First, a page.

More details on rural broadband scheme published

Alex White aims for mid-2016 schedule to sign contracts with bidders

Alex White: would not be drawn on how much the Government expects to spend on the whole process. Photograph: Dara Mac Dónaill/The Irish Times

Alex White: would not be drawn on how much the Government expects to spend on the whole process. Photograph: Dara Mac Dónaill/The Irish Times

 

The dream of high-speed broadband has inched closer to reality for hundreds of thousands of people in rural Ireland.

Minister for Communications Alex White published a draft strategy putting more flesh on plans to connect all areas where the commercial sector is unwilling to invest.

The intervention strategy outlines various aspects of the proposed intervention including the type of network envisaged, the minimum speeds being demanded, the length of the contract for services, and whether the network should be public or privately owned.

Under the Government proposals every home and business in the State will have to have access to high-quality and reliable broadband by 2020 with minimum domestic download speeds to be set at 30 megabits per second and upload speeds to be set at a minimum of 6mbps.

There are seven companies likely to enter the bidding process securing what is likely to be a lucrative contract for putting the broadband network in place - Eircom, the ESB, UPC, Imagine, Siro, BT and e-Net.

A number of options are also on the table after the network is in place. The first option would see the Government part-fund the network installation and then cede total control to the wholesale provider.

Alternatively, the Government could run a concession model that would see the provider control the network for the duration of the contract - likely to be 20 years - after which it would return to State ownership.

There could also be a joint venture: a public sector build but private sector operation. The last- and most expensive option would see the State build, own and operate the network itself.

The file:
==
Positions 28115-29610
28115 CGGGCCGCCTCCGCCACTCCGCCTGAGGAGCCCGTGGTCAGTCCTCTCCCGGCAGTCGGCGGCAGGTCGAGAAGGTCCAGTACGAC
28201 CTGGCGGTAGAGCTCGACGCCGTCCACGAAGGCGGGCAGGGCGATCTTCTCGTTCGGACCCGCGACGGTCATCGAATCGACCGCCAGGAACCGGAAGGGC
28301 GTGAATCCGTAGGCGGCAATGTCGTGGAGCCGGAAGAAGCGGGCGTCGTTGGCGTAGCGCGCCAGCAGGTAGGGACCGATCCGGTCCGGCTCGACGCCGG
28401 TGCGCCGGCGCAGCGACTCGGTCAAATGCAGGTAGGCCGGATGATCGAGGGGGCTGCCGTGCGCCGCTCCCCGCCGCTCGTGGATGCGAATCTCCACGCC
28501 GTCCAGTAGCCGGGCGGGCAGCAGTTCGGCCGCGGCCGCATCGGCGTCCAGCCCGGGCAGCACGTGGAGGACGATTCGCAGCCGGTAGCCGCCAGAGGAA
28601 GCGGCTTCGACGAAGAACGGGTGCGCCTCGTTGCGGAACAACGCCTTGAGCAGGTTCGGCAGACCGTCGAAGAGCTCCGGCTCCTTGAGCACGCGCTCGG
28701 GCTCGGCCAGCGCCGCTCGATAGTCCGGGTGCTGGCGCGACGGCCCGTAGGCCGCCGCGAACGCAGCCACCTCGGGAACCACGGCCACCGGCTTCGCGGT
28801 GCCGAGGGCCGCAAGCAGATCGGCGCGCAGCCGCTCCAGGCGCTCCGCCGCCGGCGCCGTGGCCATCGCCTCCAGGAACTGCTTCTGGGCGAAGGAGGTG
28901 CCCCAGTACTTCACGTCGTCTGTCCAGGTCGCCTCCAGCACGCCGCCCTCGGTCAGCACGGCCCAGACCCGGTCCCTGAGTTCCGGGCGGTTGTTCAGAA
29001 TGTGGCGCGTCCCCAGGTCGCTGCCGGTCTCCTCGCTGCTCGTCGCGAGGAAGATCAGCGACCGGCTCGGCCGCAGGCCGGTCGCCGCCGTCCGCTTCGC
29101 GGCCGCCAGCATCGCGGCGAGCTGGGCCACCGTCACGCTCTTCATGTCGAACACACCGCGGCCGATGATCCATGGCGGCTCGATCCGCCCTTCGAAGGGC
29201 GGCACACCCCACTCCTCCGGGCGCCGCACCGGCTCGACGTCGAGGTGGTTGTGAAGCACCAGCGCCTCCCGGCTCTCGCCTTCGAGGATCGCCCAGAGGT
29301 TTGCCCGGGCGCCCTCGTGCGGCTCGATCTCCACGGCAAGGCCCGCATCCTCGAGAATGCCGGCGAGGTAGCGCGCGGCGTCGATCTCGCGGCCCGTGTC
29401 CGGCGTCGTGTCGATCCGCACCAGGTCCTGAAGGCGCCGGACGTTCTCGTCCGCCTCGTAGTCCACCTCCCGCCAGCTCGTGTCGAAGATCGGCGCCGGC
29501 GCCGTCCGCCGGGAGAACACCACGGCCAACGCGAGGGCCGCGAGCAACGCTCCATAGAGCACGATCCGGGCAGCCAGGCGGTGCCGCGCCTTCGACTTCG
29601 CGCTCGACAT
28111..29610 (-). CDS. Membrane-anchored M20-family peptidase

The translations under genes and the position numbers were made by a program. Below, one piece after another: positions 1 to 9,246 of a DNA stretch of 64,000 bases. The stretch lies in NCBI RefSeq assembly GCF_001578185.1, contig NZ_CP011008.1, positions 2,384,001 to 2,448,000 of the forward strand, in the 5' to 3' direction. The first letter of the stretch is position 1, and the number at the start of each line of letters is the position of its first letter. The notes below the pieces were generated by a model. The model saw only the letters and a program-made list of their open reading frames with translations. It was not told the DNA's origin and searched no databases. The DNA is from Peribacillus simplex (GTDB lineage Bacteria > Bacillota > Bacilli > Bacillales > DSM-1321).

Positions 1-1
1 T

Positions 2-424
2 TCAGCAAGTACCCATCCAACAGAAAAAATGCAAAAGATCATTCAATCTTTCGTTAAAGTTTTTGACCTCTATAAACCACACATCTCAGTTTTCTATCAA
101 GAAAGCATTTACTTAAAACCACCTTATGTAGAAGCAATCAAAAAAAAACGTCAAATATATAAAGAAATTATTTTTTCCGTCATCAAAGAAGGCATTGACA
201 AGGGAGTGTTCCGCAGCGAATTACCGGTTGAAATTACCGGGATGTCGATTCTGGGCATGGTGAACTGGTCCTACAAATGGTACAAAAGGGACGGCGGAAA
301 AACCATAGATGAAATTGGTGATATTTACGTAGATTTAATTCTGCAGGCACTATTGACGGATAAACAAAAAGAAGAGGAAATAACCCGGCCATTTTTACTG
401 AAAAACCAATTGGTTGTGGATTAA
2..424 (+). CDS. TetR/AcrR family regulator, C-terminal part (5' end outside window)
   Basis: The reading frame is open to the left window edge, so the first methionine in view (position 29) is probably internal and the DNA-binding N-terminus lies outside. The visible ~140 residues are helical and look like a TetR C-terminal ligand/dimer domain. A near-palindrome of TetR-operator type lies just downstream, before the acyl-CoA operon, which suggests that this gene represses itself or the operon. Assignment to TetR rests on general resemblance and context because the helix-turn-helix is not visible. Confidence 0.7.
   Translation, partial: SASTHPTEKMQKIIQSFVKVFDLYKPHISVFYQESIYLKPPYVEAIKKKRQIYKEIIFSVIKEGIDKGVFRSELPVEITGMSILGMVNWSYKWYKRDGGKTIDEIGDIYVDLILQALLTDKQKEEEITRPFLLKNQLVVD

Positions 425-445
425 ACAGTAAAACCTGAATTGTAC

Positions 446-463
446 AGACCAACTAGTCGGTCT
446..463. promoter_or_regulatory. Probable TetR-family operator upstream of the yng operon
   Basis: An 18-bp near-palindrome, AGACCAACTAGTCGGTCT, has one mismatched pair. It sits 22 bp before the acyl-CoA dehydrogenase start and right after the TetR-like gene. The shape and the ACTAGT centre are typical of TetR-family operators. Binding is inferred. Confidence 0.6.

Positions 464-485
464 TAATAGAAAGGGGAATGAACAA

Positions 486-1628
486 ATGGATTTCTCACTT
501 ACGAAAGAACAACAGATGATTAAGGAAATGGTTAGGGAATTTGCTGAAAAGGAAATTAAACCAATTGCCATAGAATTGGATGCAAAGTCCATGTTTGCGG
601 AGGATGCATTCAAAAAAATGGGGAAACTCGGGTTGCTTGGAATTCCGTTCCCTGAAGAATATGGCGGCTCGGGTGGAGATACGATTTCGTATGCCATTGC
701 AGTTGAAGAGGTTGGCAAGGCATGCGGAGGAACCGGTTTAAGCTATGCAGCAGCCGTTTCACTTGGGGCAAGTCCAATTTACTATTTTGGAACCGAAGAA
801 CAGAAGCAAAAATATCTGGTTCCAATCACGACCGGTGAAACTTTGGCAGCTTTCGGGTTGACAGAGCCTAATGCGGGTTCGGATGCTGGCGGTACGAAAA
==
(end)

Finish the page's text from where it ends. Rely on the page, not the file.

Mr White would not be drawn on how much the Government expects to spend on the whole process. His predecessor, Pat Rabbitte, suggested it could cost in the region of €500 million. That figure could rise of fall depending on the final option chosen by Mr White.

The draft strategy document says the broadband providers who secure Government contracts will have to ensure the service is available at least 99.95 per cent of the time.

Mr White warned that providers who failed to meet these standards would face financial penalties and clawbacks.

The Minister said his department was on schedule to move on to a formal procurement of the State-provided element of the infrastructure before the end of 2015 .

Mr White added he hoped to be in a position to sign contracts with winning bidders by mid-2016. “We can then begin to physically connect our communities - all of our communities - to a modern, future-proofed, high-speed broadband network,” he said.

He told The Irish Times the process would continue irrespective of who is in power after the next general election - which is likely to be in the spring of next year.

The draft strategy, and seven detailed expert reports on specific aspects of the intervention, will now be subject to public consultation, required under EU rules for state aid interventions. The consultation runs until September 14th, 2015.

“In 2010, before this Government came to office, high speed broadband was only available to 300,000 homes in Ireland. That figure has grown to well over a million homes, with the potential for commercial operators to deliver high speed services to as many as 1.9 million premises,” Mr White said.

“Under the intervention strategy I’m publishing today, we expect that 85 per ent of the premises in Ireland will have access to high speed broadband in 2018, increasing to 100 per cent by 2020.”

He said the “scale and challenge of the project” meant it would take time and require “detailed planning to deliver”. He said that what was being built was “an infrastructure for the future. We will only be doing it once, and we intend to get it right”.

The draft strategy, and seven detailed expert reports on specific aspects of the intervention, will now be subject to public consultation, required under EU rules for state aid interventions. The consultation runs until September 14th, 2015.

The Minister said the Government wanted to create an infrastructure that was capable of meeting current and future data demands and deliver a wholesale service open to all retailers, with benchmarked and transparent pricing and conditions for access.